Thursday, February 14, 2013

CoutureGRAM: Chanel jacket

As you all heard, often a picture is worth a thousand words. In this new post series I would like to post images of couture clothing I found on the web and elsewhere.

A question to you, readers: what could be the purpose of the center back seam? I don't have a ready answer. (Thanks to Sewing Sveta for asking)















Please do leave a comment if you enjoyed this post, or if you have any questions or thoughts to share...

34 comments:

  1. This is amazing. I think the jacket looks so simple on the outside, but only when we see the lining we understand how complex it is! Do you know how old it is?

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    1. Description says it's 50s. Currently on eBay

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  2. What a gorgeous jacket! Thank you for showing it.

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  3. Is there any special reason for back seam?

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    1. I am puzzled by the center back seam too... Judging by perfectly matching quilting lines on the lining - quilting must have been done over that seam, so it could have been there from the beginning. Maybe it accommodates some minor shaping. Even though the jacket is boxy, the front has princess seams, and the back has only the center back seam for shaping. I find it strange nevertheless... Any theories?

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    2. I usually can make it because I have not enough fabric, but I don't think this is the case here%)))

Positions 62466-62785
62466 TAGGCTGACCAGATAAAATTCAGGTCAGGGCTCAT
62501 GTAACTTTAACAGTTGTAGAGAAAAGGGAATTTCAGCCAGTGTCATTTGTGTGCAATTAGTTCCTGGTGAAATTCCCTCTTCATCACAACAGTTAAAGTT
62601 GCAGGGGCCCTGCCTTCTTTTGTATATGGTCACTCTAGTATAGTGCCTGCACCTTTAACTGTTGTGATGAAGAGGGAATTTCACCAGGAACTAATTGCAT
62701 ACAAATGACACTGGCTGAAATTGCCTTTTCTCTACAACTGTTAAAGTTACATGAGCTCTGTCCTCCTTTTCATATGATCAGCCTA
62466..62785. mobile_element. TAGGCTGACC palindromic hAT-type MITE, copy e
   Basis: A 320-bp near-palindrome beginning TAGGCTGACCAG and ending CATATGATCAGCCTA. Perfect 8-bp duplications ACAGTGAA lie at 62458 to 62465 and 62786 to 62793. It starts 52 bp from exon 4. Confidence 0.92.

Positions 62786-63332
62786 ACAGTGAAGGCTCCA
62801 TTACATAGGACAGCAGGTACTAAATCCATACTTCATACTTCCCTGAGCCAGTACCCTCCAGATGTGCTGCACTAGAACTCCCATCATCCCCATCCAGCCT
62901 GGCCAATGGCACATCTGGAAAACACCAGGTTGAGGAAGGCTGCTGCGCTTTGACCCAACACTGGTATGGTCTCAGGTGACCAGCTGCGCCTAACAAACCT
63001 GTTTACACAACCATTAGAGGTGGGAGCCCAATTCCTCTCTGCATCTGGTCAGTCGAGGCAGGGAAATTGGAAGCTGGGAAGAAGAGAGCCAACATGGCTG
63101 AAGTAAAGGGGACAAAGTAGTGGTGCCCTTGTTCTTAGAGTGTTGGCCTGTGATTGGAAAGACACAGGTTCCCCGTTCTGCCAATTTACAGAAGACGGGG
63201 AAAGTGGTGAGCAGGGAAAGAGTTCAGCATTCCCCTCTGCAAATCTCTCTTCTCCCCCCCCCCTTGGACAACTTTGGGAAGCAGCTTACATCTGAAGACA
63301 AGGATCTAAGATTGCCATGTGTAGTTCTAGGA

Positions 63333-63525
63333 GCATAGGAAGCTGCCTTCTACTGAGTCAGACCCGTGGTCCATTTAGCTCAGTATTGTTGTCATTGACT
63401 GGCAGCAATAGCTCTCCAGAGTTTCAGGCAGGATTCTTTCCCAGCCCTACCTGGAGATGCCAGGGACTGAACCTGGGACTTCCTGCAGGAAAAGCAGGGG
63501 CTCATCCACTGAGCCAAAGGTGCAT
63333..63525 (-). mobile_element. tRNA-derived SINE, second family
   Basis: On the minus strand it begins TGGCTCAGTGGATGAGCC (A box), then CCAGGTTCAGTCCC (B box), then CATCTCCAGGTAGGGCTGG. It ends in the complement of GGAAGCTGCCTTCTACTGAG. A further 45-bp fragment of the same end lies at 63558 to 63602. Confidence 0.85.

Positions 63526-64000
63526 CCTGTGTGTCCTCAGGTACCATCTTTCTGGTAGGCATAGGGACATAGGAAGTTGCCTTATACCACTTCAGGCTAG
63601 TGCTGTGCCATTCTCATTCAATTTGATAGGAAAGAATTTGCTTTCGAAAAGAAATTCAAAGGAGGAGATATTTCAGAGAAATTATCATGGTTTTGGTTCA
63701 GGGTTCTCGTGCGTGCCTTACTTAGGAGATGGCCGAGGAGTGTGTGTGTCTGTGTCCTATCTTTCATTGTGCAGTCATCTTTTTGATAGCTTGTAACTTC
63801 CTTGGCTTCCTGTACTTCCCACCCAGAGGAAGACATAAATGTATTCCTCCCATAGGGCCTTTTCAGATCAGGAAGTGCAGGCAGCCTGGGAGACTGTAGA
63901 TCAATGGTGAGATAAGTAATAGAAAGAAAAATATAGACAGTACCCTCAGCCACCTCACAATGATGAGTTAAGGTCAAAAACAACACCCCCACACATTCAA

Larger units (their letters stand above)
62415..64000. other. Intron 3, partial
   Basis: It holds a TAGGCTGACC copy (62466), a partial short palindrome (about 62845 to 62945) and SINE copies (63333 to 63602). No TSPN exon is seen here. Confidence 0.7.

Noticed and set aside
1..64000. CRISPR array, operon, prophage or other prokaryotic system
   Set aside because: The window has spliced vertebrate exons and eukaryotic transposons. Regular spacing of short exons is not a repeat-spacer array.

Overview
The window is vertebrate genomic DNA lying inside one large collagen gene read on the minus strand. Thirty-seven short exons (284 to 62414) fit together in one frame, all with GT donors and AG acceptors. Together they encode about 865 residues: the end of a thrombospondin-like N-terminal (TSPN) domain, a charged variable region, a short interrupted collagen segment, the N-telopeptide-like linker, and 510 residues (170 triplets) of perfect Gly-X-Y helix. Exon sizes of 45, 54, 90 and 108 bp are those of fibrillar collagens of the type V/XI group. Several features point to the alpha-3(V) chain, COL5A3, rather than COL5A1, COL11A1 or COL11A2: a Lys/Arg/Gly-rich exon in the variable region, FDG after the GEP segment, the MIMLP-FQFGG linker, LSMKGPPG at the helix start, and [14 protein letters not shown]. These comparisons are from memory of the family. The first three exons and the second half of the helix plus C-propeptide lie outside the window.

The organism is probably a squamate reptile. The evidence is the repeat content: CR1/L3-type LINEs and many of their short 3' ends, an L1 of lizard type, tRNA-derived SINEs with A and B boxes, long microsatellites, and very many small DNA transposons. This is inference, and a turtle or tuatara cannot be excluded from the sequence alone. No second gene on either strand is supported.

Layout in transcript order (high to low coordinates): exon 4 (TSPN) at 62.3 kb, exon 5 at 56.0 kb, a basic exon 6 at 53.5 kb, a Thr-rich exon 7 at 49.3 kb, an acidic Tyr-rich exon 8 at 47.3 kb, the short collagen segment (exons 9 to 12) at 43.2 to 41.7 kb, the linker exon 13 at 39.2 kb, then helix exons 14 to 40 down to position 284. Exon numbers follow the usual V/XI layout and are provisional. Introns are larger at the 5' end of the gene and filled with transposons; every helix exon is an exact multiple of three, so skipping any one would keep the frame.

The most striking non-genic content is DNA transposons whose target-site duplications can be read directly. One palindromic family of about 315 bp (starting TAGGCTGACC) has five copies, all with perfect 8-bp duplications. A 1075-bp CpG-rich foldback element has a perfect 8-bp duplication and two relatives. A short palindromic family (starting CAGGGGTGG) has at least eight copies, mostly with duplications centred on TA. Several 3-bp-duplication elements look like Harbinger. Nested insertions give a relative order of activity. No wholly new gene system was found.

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  4. Truly amazing jacket. I shudder to think of the work that went into this gorgeous jacket.

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  5. I love the jacket. Thanks for sharing.

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  6. It's beautiful! I love to see the details, wonderful!

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  7. Gorgeous jacket. I love center back seams because they allow me to alter for my rounded upper back. I have no idea if that was the intention with this jacket, though.

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  8. The CB seam allows for alteration-with their ready to wear lines they'll provide a CB seam on everything (sewn to RTW sizing) and then alter along that seam for individual back curve differences according to the customer's needs. Most tailors do this too. So the CB seam allowance will be a fair bit to allow for things like dowager's hump etc but will also allow taking in for a customer with sway back..